Wednesday, June 29, 2016

Keepin' Up with the Jones Brothers, 1958

The Leonard Feather-produced album Keepin' Up with the Joneses, cut in 1958 for MGM, is one of the most obscure dates by a quartet that called itself The Jones Brothers. In reality, only three of the four participants (trumpeter Thad Jones, pianist Hank Jones, and drummer Elvin Jones) were brothers; bassist Eddie Jones simply shared their last name, yet the idea of billing the band as brothers probably was a gimmick that came from Feather himself, which would perhaps explain the scarcity of information about the identity of the quartet members on the cover of the LP. The choice of material also seems to be mandated in part by yet another inside joke: as the cover reads, the band is "playing the music of Thad Jones and Isham Jones." While it makes sense that the date would include compositions by Thad Jones, who plays flugelhorn here, the three tunes by Isham Jones, a prominent songwriter and bandleader of the 1920s and '30s, were most likely chosen because of his last name. Of course, like Eddie Jones, Isham wasn't related to the three Jones brothers, but whatever the reason behind the choice, the three selections written by him (all of them included on side B) are dependable standards that are among the highlights of the album, in particular "It Had to Be You," which features a lengthy piano solo by Hank. "On the Alamo" is taken at an agreeable, easy-swinging tempo and, again, is clearly dominated by Hank's piano before Thad even gets a chance to play his muted flugelhorn part. Another memorable moment is the closer, "There Is No Greater Love," which becomes the perfect vehicle for an intimate musical dialogue between Thad and Hank.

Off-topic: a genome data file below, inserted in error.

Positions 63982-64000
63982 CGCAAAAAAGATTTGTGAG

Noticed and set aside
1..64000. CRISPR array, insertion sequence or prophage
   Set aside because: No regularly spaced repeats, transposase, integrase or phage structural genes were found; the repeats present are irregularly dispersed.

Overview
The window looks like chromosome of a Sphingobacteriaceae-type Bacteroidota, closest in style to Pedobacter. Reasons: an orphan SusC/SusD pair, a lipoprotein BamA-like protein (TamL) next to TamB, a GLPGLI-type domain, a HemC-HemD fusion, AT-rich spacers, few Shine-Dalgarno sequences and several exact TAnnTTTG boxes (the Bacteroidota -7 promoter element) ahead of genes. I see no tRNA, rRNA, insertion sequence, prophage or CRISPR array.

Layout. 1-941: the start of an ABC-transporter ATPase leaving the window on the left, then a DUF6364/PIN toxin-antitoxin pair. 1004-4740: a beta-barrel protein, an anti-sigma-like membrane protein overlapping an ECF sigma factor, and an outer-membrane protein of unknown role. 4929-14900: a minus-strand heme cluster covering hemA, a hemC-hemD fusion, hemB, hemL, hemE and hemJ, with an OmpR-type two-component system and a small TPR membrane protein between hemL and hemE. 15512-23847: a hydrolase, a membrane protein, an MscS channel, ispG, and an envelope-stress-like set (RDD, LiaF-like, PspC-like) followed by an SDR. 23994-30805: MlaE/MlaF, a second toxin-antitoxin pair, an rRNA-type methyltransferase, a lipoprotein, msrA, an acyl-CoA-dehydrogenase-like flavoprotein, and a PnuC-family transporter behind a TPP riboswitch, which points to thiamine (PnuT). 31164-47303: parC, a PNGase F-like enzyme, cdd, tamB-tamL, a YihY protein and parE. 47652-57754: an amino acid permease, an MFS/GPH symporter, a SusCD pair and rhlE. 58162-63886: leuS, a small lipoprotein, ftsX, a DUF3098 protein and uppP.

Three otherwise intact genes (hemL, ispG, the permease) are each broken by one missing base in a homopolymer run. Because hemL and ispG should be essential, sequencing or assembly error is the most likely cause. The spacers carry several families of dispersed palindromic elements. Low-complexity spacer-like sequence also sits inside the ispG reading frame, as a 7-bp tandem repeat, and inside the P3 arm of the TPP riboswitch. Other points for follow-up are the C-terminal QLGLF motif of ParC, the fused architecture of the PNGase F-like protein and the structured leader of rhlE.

Thad Jones wrote many of the tunes for this date
The rest of the tunes are all Thad Jones originals, and accordingly, Thad's flugelhorn is most often spotlighted, as in the album opener, "Nice and Nasty," a blues-tinged melody that lends itself easily to improvisation and even leaves some room for Eddie Jones to take a brief bass solo. "Keepin' Up with the Joneses" is based on a very catchy riff introduced by the trumpet and repeated by the piano. Both Thad and Hank have ample room to shine here, Hank showing his versatility by switching to organ halfway through the performance. "Three and One," whose title possibly makes reference to the fact that Eddie Jones isn't actually kin to the other three Jones boys, is a lovely mid-tempo number, and "Sput 'n' Jeff" features Thad's rather understated flugelhorn in contrast with Hank's quick, rippling piano runs. The brief dialogues between Elvin's unusually soft drumming and Eddie's noticeably quiet bass add freshness to the latter track. Though not always easy to locate, this forgotten session was reissued on CD back in 1999 and is particularly interesting and unique because the three Jones brothers didn't record together very often in the years following this date.

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